Sunday, April 3, 2011

"My Tree"



I can’t recall when I first slid under the fallen tree branches. I do remember a gentle breeze lifting my hair as I gazed at the early yellow-green buds on the roughened tree limbs. The tree, once tall and majestic, had split down its center trunk back in the winder. Layers of ice had encased every twig and branch within cold hardness and weighed the tree down until it ripped in two. During the winter months, the tree appeared barren. Desolate. Dead. But with the coming of warmer weather, the tree resurrected itself.
                I remember sitting in the soft spring sunshine and running my hand along the splintered scar where the trunk had split. Tree sap coated the exposed whitened flesh. Like blood, it felt sticky and wet. Later, it hardened into glossy amber, a scab on the trunk. The tree healed itself.
                I remember shinnying along one side of the halved trunk, scratching the bark away on the smaller branches and seeing with delight the green under bark. Life. The buds, little bumpy caterpillar legs on each thin twig, felt like Braille messages under my fingertips. I longed to decipher this code of rebirth.
                Days slipped by unnoticed by my childish concept of time. The dense green canopy evolved. It changed as life unfurled its sails into the warming scented winds. The long, lazy summer days found me beneath the sheltering tree branches, hidden from prying sibling eyes and the cacophony of friends at play. The grass under the branches receded, and I eventually wore a hollow into a patch of loamy earth where I played for hours. The musty aromas of summer wafted through the air, filtering through the interwoven leaves along with the soundless sunlight.
                I quietly nestled among those protective branches, a bird in its next, and lazily spent my days lost in Nancy Drew mysteries while the world rushed on around me. The tree cradled me in dapples of cool shadow and darts of warm sunshine. This green haven cocooned me within its tranquility.

Copyright 1995 Elizabeth Abrams Chapman




“The Tree”

Once
            Tall and Majestic
Then
            Split and Torn
                        by
                                    layers of ice—
                                                cold hardness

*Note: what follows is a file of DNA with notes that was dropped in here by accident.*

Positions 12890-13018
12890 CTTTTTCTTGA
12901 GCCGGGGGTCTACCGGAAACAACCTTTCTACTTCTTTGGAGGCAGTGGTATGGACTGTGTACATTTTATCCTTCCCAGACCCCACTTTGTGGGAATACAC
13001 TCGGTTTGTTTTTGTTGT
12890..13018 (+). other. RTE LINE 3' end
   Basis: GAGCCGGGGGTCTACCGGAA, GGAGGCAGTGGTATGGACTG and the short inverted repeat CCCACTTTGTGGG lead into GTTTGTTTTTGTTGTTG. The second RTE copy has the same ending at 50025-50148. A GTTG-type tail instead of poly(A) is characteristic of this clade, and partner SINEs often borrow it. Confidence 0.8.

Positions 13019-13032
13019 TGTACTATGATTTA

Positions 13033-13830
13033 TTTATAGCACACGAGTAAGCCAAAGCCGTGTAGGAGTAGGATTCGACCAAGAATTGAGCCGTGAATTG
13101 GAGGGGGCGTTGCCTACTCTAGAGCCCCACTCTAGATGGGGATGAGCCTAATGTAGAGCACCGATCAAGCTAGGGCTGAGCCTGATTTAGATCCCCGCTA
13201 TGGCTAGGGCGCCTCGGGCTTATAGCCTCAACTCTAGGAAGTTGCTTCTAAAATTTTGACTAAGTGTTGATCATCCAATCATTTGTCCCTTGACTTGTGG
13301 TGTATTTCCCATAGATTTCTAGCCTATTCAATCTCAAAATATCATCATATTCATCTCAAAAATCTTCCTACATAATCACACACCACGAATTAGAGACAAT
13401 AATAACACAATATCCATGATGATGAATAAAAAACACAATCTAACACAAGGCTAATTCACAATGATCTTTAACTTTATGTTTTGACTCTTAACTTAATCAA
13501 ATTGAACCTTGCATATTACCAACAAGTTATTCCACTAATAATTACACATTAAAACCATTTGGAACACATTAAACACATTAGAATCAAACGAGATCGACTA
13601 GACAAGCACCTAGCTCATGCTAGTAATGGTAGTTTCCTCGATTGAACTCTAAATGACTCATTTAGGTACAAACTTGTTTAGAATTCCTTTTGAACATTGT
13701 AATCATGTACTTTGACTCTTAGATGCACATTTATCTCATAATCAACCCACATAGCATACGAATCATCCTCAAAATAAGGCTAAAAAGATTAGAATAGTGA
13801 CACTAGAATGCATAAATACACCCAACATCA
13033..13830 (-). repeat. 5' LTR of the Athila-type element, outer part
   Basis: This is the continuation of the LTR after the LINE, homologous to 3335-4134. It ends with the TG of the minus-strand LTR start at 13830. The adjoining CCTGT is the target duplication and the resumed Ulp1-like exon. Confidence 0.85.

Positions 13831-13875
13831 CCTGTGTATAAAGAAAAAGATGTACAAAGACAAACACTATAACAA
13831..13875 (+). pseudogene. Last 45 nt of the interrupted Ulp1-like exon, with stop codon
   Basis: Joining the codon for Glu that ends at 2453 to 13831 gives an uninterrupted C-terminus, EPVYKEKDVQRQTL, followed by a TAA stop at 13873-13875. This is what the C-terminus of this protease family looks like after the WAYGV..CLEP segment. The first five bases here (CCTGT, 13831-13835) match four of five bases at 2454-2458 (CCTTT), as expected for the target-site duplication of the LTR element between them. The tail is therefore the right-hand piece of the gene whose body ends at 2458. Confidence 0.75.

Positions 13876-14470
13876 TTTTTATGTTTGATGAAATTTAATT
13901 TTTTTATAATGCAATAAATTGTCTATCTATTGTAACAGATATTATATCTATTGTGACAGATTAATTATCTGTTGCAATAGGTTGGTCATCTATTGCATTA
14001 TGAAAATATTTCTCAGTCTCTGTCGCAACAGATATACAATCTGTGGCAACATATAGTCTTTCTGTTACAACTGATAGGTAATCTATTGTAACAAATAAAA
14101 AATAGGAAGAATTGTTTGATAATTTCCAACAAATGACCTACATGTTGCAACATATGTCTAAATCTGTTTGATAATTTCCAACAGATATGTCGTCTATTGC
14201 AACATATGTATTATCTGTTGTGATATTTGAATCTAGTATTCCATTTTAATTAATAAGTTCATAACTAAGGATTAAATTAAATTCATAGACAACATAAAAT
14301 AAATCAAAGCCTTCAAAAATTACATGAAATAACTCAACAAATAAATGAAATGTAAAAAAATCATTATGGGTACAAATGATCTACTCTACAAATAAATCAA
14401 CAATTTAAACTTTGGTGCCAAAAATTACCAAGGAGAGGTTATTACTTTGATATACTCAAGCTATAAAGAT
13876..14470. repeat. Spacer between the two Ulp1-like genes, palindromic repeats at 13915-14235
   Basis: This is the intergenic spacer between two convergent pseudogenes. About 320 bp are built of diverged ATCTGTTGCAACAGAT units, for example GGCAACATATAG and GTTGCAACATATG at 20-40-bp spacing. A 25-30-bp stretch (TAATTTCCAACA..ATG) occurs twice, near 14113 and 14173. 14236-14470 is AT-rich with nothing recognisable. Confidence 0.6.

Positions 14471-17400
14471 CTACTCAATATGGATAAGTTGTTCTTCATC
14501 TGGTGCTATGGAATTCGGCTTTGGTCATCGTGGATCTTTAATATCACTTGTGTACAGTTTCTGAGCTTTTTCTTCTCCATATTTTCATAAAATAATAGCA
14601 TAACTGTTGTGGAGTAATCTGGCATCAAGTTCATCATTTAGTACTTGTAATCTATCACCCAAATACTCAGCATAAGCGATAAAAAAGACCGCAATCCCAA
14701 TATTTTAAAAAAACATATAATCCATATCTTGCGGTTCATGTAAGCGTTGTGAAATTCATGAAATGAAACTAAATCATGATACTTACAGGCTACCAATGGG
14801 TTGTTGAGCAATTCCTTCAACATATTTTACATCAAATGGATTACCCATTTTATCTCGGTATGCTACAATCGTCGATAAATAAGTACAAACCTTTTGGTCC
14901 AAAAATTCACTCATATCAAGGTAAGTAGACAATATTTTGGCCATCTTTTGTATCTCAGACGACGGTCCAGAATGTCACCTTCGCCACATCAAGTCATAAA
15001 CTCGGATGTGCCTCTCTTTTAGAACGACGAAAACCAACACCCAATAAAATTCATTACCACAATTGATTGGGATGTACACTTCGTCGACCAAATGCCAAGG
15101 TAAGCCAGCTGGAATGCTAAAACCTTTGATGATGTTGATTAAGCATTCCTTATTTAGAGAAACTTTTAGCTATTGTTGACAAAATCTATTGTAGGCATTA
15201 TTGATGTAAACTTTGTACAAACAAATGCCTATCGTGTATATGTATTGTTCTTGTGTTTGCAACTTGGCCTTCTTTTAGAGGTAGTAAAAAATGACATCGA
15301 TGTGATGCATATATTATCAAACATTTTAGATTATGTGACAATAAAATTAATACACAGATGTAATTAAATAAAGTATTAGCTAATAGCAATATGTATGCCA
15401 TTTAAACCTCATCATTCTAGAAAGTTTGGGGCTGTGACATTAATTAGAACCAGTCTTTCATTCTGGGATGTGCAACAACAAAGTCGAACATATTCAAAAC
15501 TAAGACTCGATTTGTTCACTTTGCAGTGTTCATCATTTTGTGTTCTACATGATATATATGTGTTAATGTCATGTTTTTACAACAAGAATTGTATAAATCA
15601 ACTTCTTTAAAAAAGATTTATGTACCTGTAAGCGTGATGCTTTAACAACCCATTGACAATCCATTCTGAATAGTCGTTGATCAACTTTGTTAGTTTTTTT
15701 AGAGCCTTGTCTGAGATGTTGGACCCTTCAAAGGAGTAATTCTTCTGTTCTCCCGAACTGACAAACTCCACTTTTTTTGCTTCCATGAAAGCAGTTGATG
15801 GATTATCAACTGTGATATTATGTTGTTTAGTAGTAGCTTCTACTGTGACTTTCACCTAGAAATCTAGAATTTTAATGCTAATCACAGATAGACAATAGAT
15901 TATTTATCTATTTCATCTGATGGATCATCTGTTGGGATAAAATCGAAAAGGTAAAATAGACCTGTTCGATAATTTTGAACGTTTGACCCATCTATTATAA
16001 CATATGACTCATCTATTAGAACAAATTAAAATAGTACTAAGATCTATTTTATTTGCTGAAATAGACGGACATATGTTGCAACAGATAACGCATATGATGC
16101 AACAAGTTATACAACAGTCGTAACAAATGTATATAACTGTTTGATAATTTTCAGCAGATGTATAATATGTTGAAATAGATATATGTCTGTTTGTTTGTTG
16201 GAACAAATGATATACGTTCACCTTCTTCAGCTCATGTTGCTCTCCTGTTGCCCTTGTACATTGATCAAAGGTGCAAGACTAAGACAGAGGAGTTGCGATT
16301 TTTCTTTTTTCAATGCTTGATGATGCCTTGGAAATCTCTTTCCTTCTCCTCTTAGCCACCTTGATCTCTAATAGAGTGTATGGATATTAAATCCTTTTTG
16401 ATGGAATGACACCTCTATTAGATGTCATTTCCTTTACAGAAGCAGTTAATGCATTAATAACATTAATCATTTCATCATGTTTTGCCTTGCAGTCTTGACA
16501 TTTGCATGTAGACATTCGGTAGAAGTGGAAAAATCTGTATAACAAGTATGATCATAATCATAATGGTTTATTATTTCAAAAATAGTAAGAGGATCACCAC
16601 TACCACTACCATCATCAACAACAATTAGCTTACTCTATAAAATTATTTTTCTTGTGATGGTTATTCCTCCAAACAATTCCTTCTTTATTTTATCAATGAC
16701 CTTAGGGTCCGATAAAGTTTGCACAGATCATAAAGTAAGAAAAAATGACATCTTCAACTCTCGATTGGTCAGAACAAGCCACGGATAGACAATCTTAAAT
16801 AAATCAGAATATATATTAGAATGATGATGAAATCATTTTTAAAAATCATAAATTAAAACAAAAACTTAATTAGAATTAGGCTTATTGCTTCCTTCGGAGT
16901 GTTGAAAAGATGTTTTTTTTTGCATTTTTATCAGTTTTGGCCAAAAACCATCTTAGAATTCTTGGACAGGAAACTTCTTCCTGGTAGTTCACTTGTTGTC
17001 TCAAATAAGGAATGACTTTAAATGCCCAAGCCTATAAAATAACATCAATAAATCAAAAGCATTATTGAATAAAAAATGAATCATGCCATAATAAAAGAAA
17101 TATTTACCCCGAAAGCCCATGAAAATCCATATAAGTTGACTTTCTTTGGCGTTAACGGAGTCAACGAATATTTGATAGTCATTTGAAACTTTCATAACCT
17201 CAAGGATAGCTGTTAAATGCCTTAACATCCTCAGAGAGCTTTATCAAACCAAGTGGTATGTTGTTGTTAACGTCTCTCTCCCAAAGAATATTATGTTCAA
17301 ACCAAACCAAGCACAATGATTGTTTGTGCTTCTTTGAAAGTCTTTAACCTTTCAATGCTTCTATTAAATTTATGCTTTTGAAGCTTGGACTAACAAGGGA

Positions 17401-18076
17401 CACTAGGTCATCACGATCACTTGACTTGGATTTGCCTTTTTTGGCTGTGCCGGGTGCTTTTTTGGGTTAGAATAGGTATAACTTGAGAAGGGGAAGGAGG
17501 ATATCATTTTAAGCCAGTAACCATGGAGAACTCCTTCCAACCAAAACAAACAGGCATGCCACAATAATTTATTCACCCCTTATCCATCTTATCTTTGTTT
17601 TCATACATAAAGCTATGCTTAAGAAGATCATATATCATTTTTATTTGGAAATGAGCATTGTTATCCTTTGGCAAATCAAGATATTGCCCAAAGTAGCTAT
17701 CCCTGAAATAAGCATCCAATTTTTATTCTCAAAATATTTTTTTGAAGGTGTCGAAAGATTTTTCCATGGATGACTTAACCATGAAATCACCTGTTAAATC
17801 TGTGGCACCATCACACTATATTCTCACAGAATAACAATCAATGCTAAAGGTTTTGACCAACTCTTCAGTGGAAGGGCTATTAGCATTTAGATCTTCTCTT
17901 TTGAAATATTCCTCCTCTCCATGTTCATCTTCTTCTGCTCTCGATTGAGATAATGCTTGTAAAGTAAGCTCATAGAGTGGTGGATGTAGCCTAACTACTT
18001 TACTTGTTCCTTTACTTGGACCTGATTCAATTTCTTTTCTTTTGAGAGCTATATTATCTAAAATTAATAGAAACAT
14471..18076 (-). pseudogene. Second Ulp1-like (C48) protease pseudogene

weighing
            ripping
killing
Then
            Resurrection   
                        Sap healing the whitened flesh
                                    a glossy amber
                                                green under bark
                                                            Birds—
                                                                        Caterpillar legs
                        And a hidden message of
                                    Life
                        a secret code of
                                    Rebirth
Then
            Evolution
                        Life unfurling its sails
                                    into warm scented winds
                        Sheltering me
                                    in a canopy of green
                        Interwoven leaves
                                    Nestling me
                                    within soundless sunlight
                        Cradling me
                                    in dapples of shadow
                                    and darts of sunshine 
                        Cocooning me
                                    within
                                            Tranquility


Copyright 1995 Elizabeth Abrams Chapman

This prose and poetry pair modeled for my students the fact that both types of writing rely upon the same elements. I often encouraged my students to take their reflective prose pieces and convert them into poetry.

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